Construction shindig hot on heels of housing-themed budget

This week in business: Paschal O’Donohoe’s balancing act; CIF conference

An additional 112,000 workers will be needed over the next four years to deliver the Government’s ambition of 35,000 annual housing units. Photograph: Alan Betson

An additional 112,000 workers will be needed over the next four years to deliver the Government’s ambition of 35,000 annual housing units. Photograph: Alan Betson

 

MONDAY

Indicators: Irish construction PMI (Sep); German industrial production (Aug).

Meetings: Food on the Edge symposium on future of food industry (Black Box Theatre, Dyke Road, Galway); Small Firms Association Employment Law Conference (Clontarf Castle Hotel, Dublin 3).

TUESDAY

Results: Givaudan, Marston’s.

Indicators: UK construction output (Aug), manufacturing and industrial production (Aug); German imports and exports (Aug); US economic optimism (Oct).

Meetings: Responsible Innovation Summit inaugural event on positive innovation (Croke Park, Dublin 3); Women’s Inspire Network National Conference (Radisson Blu, Dublin Airport).

Budget 2018

Although it is Minister for Finance Paschal Donohoe’s debut on the highest stage of State finance, Budget 2018 is shaping up to be a dull affair.

Expectations have been tamed and demands subdued as the dreaded “fiscal space” has been discussed and debated in the most guarded tones. The Minister has about €300 million for tax and spending measures, unless he raises taxes or finds some loose change down the back of the couch.

“With only three months left in the year, overall tax receipts are in line with forecasts while expenditure remains within expectations,” Donohoe said last week.

“This means that we are currently on track to meet our fiscal targets for 2017, providing a stable platform for Budget 2018 and in line with plans to balance the books next year.”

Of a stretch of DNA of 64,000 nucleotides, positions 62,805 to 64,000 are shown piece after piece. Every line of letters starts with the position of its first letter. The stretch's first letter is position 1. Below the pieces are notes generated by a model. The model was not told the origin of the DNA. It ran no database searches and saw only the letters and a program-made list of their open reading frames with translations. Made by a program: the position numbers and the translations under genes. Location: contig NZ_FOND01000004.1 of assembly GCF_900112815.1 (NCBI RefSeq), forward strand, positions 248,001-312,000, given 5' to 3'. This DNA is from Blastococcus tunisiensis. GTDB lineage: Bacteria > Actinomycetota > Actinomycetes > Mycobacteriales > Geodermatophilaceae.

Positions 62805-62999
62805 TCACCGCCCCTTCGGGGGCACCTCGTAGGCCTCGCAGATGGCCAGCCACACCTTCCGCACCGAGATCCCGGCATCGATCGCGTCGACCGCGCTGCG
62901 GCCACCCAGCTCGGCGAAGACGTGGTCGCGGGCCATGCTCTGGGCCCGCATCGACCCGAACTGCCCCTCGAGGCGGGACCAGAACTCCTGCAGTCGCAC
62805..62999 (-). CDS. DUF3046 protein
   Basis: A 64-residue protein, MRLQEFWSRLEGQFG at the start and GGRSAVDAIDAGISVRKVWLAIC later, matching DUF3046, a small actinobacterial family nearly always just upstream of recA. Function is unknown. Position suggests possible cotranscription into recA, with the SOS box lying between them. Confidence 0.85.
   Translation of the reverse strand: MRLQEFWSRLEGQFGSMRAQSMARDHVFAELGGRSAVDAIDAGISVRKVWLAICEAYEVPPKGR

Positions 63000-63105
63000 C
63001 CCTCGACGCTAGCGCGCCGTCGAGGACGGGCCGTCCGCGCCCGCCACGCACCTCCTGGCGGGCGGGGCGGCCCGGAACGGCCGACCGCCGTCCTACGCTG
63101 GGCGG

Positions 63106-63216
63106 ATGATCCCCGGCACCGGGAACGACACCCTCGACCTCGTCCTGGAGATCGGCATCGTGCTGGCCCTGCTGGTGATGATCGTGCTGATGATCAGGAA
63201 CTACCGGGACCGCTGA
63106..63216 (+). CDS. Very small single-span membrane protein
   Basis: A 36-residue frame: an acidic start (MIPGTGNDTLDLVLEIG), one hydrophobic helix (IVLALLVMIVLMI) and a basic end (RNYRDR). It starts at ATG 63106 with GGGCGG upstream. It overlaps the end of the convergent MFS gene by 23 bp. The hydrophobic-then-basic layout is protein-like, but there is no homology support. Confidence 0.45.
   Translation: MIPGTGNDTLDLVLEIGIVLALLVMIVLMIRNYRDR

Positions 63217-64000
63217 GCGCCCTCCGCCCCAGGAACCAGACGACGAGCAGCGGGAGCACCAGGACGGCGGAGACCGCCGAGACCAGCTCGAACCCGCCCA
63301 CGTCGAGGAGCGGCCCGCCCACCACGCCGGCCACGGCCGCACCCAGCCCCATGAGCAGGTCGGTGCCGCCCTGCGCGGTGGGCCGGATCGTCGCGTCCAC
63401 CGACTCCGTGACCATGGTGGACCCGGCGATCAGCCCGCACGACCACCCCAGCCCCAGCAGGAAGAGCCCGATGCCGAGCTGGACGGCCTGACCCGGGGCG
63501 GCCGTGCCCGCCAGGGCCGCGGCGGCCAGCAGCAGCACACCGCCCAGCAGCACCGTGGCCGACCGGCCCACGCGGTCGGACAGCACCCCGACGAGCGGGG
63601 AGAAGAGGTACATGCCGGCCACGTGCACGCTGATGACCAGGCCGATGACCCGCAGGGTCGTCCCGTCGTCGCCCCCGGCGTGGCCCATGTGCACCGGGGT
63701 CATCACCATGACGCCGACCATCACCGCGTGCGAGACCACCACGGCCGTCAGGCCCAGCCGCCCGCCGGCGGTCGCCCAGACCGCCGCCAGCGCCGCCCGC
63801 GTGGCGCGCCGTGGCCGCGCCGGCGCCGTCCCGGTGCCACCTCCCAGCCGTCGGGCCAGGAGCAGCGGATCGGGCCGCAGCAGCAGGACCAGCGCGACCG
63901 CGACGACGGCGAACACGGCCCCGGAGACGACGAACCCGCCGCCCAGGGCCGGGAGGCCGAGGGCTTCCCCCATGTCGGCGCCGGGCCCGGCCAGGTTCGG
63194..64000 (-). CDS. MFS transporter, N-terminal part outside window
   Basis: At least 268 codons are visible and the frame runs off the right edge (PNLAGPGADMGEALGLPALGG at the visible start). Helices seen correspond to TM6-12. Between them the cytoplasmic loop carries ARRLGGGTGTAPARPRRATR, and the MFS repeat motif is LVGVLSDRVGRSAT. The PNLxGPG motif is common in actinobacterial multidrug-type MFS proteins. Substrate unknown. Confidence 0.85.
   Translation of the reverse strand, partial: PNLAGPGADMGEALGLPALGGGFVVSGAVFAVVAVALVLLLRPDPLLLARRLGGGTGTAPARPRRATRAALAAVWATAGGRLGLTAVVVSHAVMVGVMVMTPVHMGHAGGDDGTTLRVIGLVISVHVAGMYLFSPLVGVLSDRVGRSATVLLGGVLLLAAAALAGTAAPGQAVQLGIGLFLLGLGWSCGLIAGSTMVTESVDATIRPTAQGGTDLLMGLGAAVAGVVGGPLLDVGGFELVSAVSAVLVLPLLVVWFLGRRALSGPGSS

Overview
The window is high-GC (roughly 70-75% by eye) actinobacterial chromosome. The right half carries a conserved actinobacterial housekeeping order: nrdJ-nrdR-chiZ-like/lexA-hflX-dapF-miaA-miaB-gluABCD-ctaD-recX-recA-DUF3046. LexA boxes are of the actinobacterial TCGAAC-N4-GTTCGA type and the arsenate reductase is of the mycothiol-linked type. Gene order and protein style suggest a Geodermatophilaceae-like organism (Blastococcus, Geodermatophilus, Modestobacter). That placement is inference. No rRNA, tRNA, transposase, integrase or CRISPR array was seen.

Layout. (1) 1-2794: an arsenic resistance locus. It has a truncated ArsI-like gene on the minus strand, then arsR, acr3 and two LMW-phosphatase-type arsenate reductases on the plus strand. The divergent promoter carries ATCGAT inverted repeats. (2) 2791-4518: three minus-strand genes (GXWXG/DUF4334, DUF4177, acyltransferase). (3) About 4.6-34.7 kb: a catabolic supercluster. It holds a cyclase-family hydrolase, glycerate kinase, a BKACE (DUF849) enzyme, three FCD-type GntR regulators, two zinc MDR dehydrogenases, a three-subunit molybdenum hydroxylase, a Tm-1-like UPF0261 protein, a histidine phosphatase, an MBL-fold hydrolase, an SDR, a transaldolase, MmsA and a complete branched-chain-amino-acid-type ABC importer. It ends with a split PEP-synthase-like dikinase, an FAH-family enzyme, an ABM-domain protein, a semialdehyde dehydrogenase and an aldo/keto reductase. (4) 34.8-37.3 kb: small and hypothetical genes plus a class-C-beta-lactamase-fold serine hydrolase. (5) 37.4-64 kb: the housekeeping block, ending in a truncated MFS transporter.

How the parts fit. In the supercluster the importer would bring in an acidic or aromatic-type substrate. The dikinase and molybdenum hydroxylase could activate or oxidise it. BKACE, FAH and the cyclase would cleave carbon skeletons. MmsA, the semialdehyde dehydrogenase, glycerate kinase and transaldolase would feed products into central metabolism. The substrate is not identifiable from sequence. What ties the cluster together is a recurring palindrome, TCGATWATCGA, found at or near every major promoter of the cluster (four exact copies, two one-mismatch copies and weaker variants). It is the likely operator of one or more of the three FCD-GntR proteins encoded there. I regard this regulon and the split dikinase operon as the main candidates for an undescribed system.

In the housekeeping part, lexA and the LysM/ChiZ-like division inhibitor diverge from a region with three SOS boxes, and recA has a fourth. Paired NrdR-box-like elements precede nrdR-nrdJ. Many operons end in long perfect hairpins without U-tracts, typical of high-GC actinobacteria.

It was a sober assessment of sensible things, following the publication of exchequer returns that showed the tax take for the first nine months of the year to be about €212 million short of expectation.

Income tax was the biggest disappointment (€188 million below the anticipated figure) although mandarins believe this gap will close by the end of the year. VAT, too, came up short.

About €170 million of the sum available in this year’s budget is already committed. Elsewhere, pre-announcement speculation sees some income tax cuts, an increase in the State pension, a drop in Dirt savings tax and possibly a little something for entrepreneurs.

WEDNESDAY

Results: BlackRock, Delta Airlines.

Indicators: Irish agricultural price indices (Aug); CSO household travel survey (Q2); new vehicle registrations (Sep); US mortgage applications and rates (Oct).

Meetings: Irish Aviation Students’ Association (IASA) annual symposium on aviation technology (Crown Plaza Northwood Hotel, Santry, Dublin).

THURSDAY

Results: Südzucker, Citigroup, Domino’s Pizza, JP Morgan Chase.

Indicators: Irish inflation (Sep); consumer price index (Sep); residential property prices (Aug); Euro zone industrial production (Aug); US PPI (Sep).

Meetings: Construction Industry Federation (CIF) Annual Conference (Croke Park, Dublin 3).

In the run-up to its annual conference on Thursday, the Construction Industry Federation (CIF) notes it now faces “more fundamental” change than at any time in the last half-century.

Construction and real estate, whether during the investment fever of boom times or the housing vacuum of its aftermath, doggedly refuses to leave the centre stage of Irish socio-economic debate.

Figures last month revealed planning permissions have increased by 42 per cent in the year to June.

However, in the second quarter houses have accounted for the vast majority (82 per cent) with a growth rate up by 55 per cent on 2016. By comparison, Q2 saw permission for just 823 apartments, a rise of 2.7 per cent on 2016, but down 8 per cent on the first quarter.

How Ireland addresses its troubled approach to home building remains a critical issue. Developers argue apartments are too financially risky. A recent study by the Department of Housing found it was not viable for builders to construct “affordable apartments” priced between €240,000 and €320,000. The CIF has said parking spaces alone for apartment blocks can cost as much as €100,000 apiece.

“The industry in Ireland is still in recovery and despite several initiatives over the last few years, output remains below where it should be,” it said in a note on its conference.

An additional 112,000 workers will be required over the next four years to deliver the Government’s ambition of 35,000 annual housing units and over €45 billion in public capital investment up to 2021, it said.

“How can government and the industry work together to deliver these ambitious targets optimally and sustainably?”

The debate goes on.

FRIDAY

Results: Bank of America, Wells Fargo.

Indicators: CSO trade statistics (Jul); German inflation (Sep); US inflation (Sep), retail sales (Sep).

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